Ex-director of housing organization gets probation for theft
A federal judge on Wednesday sentenced the former director of Housing Montana in Billings to two years probation and fined her $1,000 for stealing money from the organization.
U.S. District Judge Susan Watters also ordered the defendant, Christa Ann McClure, 51, now of Denver, to pay $33,000 restitution, with $22,000 to be paid to the U.S. Department of Agriculture’s Rural Development program during the period of probation. McClure also must pay $1,000 within 60 days to 11 homeowners who were in the program.
Prosecutor Carl Rostad said McClure charged families in the program a $1,000 fee for leasing tools that were provided by through a federal grant and also charged them $750 each for a nonexistent “technical assistance warranty.”
As part of an agreement, McClure pleaded guilty on Wednesday to misdemeanor theft of public money in exchange for the dismissal of eight felony counts of fraud and theft charged in an indictment.
Despite disputes between McClure and the government over the evidence, McClure assured the judge she wanted to plead guilty because of the toll the case has taken on her personal life.
McClure faced a guideline range of 12 months to 18 months in prison, but Watters followed prosecution and defense recommendations for probation. McClure’s attorney, Cammi Woodward, asked for 18 months, while Rostad did not specify a term.
Rostad said McClure embezzled money from a federal rural development grant program and took money from prospective home owners while serving as executive director of Housing Montana over a two-year period ending in April 2012. The program required potential homeowners to spend 35 hours a week working on their home or the homes of neighbors to receive assistance.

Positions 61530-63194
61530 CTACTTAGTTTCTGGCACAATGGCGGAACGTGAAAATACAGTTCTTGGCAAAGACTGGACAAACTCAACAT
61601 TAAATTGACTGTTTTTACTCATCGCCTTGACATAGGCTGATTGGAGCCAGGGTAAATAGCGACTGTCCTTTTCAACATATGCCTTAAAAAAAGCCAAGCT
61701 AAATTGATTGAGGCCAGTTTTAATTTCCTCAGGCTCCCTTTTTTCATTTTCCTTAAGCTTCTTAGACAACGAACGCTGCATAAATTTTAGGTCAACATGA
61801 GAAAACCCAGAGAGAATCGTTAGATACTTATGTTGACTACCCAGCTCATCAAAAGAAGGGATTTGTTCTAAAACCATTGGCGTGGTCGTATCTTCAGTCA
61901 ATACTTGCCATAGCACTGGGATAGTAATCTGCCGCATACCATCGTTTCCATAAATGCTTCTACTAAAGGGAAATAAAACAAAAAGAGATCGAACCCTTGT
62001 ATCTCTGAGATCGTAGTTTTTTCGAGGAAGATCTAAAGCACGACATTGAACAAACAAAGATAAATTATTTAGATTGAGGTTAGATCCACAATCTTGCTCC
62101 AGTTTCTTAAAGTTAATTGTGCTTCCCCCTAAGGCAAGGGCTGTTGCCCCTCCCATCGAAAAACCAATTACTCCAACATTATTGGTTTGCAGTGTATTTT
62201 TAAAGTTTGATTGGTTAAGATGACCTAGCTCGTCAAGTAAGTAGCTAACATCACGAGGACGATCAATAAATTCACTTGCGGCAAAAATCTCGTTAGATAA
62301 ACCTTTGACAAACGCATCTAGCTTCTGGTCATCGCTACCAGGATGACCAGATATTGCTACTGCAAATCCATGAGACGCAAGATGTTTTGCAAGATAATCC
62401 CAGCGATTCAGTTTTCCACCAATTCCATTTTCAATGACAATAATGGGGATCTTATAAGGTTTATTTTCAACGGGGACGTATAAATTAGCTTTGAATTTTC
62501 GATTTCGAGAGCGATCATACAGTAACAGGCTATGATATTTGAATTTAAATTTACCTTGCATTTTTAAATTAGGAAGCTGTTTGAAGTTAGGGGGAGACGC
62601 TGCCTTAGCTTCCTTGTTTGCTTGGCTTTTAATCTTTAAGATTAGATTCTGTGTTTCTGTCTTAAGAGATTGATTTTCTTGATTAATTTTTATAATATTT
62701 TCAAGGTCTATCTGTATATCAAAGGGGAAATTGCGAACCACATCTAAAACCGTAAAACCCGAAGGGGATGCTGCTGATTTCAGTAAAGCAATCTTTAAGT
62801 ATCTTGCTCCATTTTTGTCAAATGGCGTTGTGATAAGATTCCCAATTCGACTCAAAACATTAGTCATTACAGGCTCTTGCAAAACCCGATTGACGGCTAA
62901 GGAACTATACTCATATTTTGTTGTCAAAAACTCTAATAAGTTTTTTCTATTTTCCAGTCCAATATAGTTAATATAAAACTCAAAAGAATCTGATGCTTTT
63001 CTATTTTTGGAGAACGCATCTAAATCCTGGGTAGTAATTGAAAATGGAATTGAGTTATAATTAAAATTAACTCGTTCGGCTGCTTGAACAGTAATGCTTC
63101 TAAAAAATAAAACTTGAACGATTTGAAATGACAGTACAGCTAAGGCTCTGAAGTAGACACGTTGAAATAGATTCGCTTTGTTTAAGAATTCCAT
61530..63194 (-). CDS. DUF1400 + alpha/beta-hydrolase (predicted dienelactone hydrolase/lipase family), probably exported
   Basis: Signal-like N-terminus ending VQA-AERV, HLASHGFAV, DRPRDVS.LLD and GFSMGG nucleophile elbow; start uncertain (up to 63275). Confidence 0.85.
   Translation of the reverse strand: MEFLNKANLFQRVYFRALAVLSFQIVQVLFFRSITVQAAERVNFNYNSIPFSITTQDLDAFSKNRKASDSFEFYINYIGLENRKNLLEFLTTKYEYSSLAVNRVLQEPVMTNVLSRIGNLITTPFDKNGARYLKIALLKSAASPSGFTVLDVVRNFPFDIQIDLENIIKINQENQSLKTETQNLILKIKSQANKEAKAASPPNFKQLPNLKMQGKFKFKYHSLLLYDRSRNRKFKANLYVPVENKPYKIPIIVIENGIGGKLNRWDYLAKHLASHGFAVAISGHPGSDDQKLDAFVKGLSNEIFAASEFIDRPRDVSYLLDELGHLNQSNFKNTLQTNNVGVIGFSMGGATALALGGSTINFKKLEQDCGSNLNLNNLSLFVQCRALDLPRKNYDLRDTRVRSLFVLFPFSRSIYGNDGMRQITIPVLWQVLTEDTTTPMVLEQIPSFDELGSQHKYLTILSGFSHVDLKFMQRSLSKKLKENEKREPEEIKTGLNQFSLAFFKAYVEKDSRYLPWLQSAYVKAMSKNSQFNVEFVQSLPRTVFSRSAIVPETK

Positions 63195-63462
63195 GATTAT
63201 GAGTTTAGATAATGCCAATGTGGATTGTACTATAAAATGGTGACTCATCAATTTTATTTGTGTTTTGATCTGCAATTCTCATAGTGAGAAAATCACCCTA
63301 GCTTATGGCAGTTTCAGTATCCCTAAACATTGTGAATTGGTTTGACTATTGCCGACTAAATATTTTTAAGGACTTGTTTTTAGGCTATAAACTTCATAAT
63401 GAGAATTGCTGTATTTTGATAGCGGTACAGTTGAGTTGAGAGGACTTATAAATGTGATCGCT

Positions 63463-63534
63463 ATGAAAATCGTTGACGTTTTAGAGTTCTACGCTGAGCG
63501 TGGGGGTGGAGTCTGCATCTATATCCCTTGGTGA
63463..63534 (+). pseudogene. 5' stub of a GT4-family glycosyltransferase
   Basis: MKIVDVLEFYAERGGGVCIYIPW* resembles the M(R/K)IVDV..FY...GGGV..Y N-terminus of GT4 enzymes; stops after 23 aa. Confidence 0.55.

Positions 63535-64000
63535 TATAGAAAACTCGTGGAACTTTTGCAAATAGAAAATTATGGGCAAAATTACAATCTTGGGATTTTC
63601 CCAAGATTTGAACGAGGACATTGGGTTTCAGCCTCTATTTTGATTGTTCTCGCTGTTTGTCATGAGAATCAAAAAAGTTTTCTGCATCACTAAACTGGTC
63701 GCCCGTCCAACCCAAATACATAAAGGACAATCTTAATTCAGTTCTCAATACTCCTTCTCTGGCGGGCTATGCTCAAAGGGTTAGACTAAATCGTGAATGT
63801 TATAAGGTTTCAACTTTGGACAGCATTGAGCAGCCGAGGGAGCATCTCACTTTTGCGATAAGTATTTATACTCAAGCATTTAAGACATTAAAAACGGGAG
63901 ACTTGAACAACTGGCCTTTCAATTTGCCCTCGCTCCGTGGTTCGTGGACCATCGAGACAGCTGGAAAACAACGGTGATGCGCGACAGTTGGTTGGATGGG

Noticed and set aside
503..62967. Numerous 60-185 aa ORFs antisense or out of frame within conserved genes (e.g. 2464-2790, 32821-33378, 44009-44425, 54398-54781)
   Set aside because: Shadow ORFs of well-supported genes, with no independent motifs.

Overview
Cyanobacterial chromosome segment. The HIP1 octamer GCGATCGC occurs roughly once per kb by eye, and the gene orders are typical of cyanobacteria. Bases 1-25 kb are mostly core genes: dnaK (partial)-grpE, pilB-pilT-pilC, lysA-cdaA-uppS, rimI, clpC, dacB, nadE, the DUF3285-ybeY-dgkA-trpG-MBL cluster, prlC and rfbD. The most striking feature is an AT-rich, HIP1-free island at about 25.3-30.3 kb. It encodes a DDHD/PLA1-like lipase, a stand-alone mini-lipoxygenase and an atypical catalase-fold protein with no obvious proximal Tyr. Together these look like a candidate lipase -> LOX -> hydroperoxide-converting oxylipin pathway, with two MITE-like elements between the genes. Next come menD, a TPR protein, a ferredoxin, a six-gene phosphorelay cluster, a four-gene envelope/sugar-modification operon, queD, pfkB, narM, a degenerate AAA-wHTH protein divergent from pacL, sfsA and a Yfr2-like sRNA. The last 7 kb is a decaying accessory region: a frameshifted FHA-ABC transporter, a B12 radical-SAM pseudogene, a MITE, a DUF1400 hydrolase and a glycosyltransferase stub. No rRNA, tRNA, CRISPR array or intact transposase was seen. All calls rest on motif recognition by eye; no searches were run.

As part of the theft, Rostad said, McClure used $1,000 in grant money to buy a laptop computer for personal use, overpaid herself for unused sick time and annual leave, wrote herself an unauthorized $21,000 check and embezzled money to pay family bills and personal travel expenses.
McClure also submitted forms falsely indicating that Housing Montana had paid to the IRS employer taxes on behalf of employees so it could be reimbursed for costs not accrued and boost the balance of a grant account, Rostad said.
If the government had known employee benefits were not being provided, it likely would have ended the grant, Rostad said.
McClure disputed the $21,000 payment saying Housing Montana owed her more than $100,000 and that a board member told her $21,000 was all she was going to get. McClure also said she had filed a lien against Housing Montana’s property.
The IRS, Woodward said, was going after McClure in a civil action for the nonpayment of payroll taxes.
McClure told the judge she has been unemployed since March. She pleaded not guilty in February. After Housing Montana, McClure worked for the Montana State Auditor’s office managing federal health care grants and then moved to Denver where she worked with that state’s program implementing the federal Affordable Care Act.
After learning of McClure’s indictment, the state Auditor’s office conducted a review and found no irregularities in programs McClure had managed.